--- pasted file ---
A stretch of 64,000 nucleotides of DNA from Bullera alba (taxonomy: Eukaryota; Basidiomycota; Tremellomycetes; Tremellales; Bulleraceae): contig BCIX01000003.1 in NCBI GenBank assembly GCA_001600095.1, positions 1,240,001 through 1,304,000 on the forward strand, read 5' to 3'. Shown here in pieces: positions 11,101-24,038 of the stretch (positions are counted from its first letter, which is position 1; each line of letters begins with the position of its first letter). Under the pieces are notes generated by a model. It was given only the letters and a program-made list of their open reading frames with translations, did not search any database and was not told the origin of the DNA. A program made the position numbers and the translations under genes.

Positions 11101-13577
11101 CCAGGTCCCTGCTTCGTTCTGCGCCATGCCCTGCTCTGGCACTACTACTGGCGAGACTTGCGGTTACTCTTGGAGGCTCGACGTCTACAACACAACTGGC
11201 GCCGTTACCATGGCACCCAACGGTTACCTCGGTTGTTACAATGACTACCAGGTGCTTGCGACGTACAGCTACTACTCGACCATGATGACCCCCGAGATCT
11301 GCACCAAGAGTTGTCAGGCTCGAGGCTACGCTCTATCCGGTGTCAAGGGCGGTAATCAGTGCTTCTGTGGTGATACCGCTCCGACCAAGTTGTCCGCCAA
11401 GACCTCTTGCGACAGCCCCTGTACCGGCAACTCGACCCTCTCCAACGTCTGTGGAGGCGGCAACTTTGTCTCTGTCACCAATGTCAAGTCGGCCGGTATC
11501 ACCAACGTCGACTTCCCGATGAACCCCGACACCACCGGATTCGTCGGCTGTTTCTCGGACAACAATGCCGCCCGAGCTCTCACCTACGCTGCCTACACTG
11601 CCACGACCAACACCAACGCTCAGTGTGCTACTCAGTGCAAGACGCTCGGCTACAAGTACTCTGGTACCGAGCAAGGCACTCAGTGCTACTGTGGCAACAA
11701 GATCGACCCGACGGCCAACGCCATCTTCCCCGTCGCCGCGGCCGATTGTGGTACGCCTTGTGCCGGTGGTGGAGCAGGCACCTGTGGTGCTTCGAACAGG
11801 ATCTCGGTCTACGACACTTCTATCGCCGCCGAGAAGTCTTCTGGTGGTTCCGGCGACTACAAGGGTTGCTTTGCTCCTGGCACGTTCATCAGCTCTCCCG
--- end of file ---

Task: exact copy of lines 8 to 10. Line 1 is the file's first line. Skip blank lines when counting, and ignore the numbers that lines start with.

11601 CCACGACCAACACCAACGCTCAGTGTGCTACTCAGTGCAAGACGCTCGGCTACAAGTACTCTGGTACCGAGCAAGGCACTCAGTGCTACTGTGGCAACAA
11701 GATCGACCCGACGGCCAACGCCATCTTCCCCGTCGCCGCGGCCGATTGTGGTACGCCTTGTGCCGGTGGTGGAGCAGGCACCTGTGGTGCTTCGAACAGG
11801 ATCTCGGTCTACGACACTTCTATCGCCGCCGAGAAGTCTTCTGGTGGTTCCGGCGACTACAAGGGTTGCTTTGCTCCTGGCACGTTCATCAGCTCTCCCG